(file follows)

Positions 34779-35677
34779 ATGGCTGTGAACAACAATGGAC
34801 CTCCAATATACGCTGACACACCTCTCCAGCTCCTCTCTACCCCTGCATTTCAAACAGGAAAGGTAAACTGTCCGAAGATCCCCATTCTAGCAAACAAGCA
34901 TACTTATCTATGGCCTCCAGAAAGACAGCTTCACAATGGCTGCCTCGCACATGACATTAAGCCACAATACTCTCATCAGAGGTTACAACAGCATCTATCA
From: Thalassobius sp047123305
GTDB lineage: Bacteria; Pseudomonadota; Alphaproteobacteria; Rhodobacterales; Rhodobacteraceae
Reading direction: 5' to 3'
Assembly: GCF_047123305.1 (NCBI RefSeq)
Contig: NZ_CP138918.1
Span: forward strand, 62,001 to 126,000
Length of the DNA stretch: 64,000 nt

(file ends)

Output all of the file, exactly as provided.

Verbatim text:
Positions 34779-35677
34779 ATGGCTGTGAACAACAATGGAC
34801 CTCCAATATACGCTGACACACCTCTCCAGCTCCTCTCTACCCCTGCATTTCAAACAGGAAAGGTAAACTGTCCGAAGATCCCCATTCTAGCAAACAAGCA
34901 TACTTATCTATGGCCTCCAGAAAGACAGCTTCACAATGGCTGCCTCGCACATGACATTAAGCCACAATACTCTCATCAGAGGTTACAACAGCATCTATCA
From: Thalassobius sp047123305
GTDB lineage: Bacteria; Pseudomonadota; Alphaproteobacteria; Rhodobacterales; Rhodobacteraceae
Reading direction: 5' to 3'
Assembly: GCF_047123305.1 (NCBI RefSeq)
Contig: NZ_CP138918.1
Span: forward strand, 62,001 to 126,000
Length of the DNA stretch: 64,000 nt